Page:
Phideaux - Snowtorch review
|Release date:||March 2011|
01. Snowtorch (Part One)
1 - Star Of Light
2 - Retrograde
3 - Fox On The Rocks
4 - Celestine
03. Snowtorch (Part Two)
1 - Blowtorch Snowjob
2 - Fox Rock 2
3 - Coronal Mass Ejection
Every time I've tried to put something down about the latest Phideaux album Snowtorch I seem to have hit some kind of a block. It's not that I don't like the album. On the contrary, I like it very much. It's just that I seem to have trouble finding ways to describe the music of a band whose creations I've written about already on three occasions. You might think it's a sign - a sign that the band have failed to come up with something interesting enough. However, it's not so.
So, those of you who want to get the genre tag, discover in mild horror and disappointment that it's progressive rock and be done with it, be done with it. There's probably no chance of converting you with this record. Again, not because it's not good. Those of you who have heard Phideaux before need no introduction, and have most likely already heard and appreciated it anyway. If not, be assured, it is every bit as excellent as any Phideaux album to date. To the rest of you, this here is conceptual progressive rock at its very finest that might take a couple of listens to fully unravel but is well worth the effort.
Now, let's get to it. Snowtorch is almost a monolithic conceptual piece of music. It's worth noting that by my reckoning it's the shortest Phideaux album to date clocking in just under three quarters of an hour. Which only works in its favour. It's more to the point, so to speak. However, it does take quite a while to take off and can seem to drag on in the beginning. Or you can interpret it as starting off nice and slow and then gearing up. Although, gearing up is probably not the right choice of words as it's not made for speed.
In some ways Snowtorch may happen to be the most thought out Phideaux album yet from musical perspective. It relies very heavily on piano, not just keyboards, which to some extent seems to have been made the central instrument of the album, providing a very distinctive melancholic atmosphere. And while I like Phideaux's vocals, I totally love the instrumental passages this time around. Firstly, because of the piano - its pure sound is so very refreshing in a way. Secondly, because of the nature of these said passages.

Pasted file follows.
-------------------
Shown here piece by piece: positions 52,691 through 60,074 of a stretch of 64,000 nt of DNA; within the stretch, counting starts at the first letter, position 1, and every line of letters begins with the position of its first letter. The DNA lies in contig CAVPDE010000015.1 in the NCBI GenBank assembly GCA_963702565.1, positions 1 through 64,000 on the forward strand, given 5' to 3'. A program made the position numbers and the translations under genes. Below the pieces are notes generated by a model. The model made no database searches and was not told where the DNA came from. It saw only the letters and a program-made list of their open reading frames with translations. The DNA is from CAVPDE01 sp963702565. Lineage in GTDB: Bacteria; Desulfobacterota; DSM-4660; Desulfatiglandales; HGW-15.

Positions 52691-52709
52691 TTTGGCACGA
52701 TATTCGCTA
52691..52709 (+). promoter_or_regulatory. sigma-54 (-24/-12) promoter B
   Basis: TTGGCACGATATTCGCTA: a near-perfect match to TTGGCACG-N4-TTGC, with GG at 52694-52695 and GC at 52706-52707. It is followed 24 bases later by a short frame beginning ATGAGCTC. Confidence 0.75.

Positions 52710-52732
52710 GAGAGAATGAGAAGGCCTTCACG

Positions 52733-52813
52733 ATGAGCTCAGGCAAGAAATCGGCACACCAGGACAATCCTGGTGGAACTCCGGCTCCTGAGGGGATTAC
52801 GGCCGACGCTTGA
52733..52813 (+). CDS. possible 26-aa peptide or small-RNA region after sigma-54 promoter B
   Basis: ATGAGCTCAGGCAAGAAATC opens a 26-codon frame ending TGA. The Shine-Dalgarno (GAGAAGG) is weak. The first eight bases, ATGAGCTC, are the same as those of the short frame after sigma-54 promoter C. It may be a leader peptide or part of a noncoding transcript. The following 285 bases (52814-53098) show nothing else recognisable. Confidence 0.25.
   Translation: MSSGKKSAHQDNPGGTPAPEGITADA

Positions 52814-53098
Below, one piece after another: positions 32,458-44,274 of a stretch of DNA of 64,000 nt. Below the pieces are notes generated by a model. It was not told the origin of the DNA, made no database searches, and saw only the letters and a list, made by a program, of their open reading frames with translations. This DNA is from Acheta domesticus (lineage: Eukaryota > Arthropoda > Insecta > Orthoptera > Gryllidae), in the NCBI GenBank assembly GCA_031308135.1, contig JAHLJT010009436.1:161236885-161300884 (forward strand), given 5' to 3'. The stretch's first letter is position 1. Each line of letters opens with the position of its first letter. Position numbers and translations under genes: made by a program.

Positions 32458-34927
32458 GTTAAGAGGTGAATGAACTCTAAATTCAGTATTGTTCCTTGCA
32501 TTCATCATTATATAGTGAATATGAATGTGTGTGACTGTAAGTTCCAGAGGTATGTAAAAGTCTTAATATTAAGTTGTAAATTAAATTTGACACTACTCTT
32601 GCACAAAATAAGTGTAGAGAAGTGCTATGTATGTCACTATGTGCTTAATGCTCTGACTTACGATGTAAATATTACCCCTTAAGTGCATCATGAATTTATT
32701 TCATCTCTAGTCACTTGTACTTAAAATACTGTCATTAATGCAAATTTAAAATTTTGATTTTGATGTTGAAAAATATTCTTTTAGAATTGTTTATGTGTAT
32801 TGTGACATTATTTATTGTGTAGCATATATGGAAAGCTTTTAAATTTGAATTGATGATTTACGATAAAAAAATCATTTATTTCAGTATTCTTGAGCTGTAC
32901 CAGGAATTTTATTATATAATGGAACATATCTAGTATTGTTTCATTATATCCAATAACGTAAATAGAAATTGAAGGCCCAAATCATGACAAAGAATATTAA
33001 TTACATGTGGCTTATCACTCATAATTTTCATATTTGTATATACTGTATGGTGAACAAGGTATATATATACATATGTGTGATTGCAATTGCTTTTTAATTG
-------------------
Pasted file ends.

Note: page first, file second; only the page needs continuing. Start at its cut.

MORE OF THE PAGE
Instrumentals on Phideaux albums have always served the purpose of advancing the theme of the song itself. I don't recall it ever being about soloing, although here and there there are some brilliant solo spots, take the saxophone in the last minutes of the first song as an extreme example. Stunningly on the spot performance, that one. But on the whole, it's still a part of the greater theme, slowly moving on.
Snowtorch flows as an album. In some ways it's reminiscent of the slow waves at sea. Nothing abrupt, just gradual ebb and flow. And it feels complete. Once you reach the end, you feel like you went on a small journey and came back home happy, a complete trip without hiccups. Which may very well be a weak point of the album. It flows just a bit too well and you tend to forget yourself in it, drift away and lose focus.
Written on 02.11.2011 by
I shoot people.
Sometimes, I also write about it.
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| Troy Killjoy
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